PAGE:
Curtis



#19 audioaficionado

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Posted 04 May 2018 - 10:18 PM

Some of those lave tubes have ice in them year around. We used to camp in lave beds national monument when I was in the Boy Scouts of America. Very nice area and fantastic geology. McArthur-Burney Falls Memorial State Park is also a really cool place to visit.


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#20 sgottlieb

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Posted 05 May 2018 - 12:37 PM

How long does it take to get to the Lava Tubes from the ranch?   That's one place I haven't been yet.

 

Curtis

Roughly an hour and half, I recall.  I've visited twice from the star party.

 

Another great (scenic) trip is over the Warner mountains, down towards Surprise Valley, then back 299 towards Alturas.



#21 JMW

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Posted 12 May 2018 - 11:27 PM

Picked up a quiet Honda EU2200 generator today in Carson City. I can now run air conditioning this summer at the star parties if the temps get too warm. I previously depended on person evaporative cooling to be able to nap in the afternoon heat.

 

I installed my Spartan 2200 watt pure sine wave inverter and the Arctic Fox 22G A/C breaker panel is now hooked up to the inverter transfer switch. Thursday I installed the four 100 amp-hour LiFePO4 batteries and all the high amperage wiring and components included the DC side of the inverter. I ended up using space behind our fold down coach that is part of our folding bed area for the four batteries. The other comments are all in the pass through storage area under the bed. I wanted the batteries inside to keep from dropping below 25 degrees when we are charging them. They are also much more secure inside verses on the trailer tongue. The BMS will protect the batteries when below 25 degrees but won't take a charge until they get warmer. I figure at 25 degrees inside I will be running the furnace to warm up the trailer.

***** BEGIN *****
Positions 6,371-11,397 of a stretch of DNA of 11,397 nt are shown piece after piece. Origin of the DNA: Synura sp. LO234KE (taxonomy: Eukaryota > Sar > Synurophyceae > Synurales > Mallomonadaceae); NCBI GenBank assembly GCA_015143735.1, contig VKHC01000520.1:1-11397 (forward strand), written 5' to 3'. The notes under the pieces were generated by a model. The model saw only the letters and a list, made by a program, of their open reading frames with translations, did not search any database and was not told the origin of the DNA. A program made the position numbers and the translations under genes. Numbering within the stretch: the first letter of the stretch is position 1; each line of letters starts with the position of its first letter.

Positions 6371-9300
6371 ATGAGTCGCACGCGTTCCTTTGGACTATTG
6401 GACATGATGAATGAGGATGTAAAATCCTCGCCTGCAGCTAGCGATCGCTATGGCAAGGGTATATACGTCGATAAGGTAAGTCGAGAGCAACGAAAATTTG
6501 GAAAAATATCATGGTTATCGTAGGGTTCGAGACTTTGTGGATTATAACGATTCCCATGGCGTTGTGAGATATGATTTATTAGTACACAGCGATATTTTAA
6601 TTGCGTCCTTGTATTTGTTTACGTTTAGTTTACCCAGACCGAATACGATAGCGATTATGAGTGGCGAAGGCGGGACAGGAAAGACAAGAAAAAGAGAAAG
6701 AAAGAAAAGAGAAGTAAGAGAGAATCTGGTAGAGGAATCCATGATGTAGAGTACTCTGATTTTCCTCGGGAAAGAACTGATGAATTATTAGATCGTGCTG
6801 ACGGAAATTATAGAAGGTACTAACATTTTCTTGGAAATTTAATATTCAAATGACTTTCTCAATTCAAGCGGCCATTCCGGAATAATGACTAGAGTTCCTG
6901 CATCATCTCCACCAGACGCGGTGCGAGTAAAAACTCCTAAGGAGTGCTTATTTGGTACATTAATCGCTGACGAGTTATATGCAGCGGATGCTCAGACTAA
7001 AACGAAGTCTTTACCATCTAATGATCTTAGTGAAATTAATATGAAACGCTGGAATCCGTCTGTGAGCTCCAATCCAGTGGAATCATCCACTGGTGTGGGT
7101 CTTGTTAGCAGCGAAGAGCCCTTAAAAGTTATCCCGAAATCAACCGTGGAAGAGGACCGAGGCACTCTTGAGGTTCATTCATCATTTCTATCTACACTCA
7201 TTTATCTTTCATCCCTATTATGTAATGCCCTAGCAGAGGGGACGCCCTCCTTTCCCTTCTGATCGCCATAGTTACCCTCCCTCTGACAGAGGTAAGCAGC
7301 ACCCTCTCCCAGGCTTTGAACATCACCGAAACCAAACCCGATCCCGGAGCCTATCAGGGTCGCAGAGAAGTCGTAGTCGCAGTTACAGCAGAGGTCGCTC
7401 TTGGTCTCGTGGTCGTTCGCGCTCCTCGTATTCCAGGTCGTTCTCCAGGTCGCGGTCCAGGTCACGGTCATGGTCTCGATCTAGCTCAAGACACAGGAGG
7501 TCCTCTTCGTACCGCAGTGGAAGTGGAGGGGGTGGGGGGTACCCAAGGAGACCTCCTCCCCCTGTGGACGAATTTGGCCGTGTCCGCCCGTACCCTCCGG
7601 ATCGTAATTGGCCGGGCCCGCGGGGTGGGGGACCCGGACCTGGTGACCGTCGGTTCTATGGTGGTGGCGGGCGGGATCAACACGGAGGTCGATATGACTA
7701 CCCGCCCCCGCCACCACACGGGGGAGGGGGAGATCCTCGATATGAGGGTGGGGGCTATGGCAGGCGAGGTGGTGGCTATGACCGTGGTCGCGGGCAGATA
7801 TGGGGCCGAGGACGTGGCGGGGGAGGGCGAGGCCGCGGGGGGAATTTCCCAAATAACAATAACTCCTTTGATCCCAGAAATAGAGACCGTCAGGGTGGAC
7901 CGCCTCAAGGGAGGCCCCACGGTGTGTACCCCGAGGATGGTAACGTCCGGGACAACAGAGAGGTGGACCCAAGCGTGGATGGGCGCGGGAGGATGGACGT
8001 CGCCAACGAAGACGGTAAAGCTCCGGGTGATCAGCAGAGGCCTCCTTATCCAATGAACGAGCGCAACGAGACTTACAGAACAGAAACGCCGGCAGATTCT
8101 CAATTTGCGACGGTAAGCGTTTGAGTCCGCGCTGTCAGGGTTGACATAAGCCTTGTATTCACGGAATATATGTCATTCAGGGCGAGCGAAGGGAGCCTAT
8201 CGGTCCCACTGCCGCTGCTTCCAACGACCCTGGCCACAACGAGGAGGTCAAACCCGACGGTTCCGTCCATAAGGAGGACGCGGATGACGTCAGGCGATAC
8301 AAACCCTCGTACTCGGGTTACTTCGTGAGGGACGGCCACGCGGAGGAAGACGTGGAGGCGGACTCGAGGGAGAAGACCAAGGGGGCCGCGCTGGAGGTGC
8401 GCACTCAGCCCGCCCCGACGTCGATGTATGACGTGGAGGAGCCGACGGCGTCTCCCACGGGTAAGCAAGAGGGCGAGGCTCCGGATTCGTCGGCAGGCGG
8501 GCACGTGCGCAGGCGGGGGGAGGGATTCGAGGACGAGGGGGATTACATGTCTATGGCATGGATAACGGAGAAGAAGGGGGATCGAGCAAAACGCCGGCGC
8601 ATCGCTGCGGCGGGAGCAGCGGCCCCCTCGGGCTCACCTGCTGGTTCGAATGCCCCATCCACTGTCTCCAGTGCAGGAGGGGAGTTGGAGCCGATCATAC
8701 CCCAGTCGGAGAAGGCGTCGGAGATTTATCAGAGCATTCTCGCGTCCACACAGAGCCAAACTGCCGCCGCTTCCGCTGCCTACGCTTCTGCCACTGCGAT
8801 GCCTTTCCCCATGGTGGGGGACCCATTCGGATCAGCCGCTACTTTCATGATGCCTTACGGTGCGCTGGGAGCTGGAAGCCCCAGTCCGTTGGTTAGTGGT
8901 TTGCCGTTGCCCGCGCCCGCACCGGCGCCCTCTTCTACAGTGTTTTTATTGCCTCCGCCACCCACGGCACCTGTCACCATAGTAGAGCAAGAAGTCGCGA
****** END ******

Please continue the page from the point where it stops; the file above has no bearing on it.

It was too windy and sometimes wet today so I am waiting on better weather to install solar panels on the trailer roof. I tested using my trucks 180 watt solar panel and controller. I have a 4 awg 25 foot power cable using power pole connectors to link my truck's solar to my trailer. I was able to get a 147 watts on a intermittent cloudy day from the truck to my trailers batteries and it brought 14.5 volts to the battery bank. I have a 365 watt 24 volt panel and a pair of 180 watt 12 volt panels that will feed a pair of Victron Energy SmartSolar 30 amp MPPT controllers. I used different panel sizes to take advantage of 3 locations on the roof that won't be shadowed. I hope to get over 60 amps of solar power with all 3 controllers and 805 watts of panels on trailer and truck camper shell.


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#22 JS999R

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Posted 27 May 2018 - 10:26 PM

JMW, You sir are Mr. Electric! Pretty cool you can go to any remote location and not have to worry about power needs. 



#23 JMW

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Posted 28 May 2018 - 12:38 AM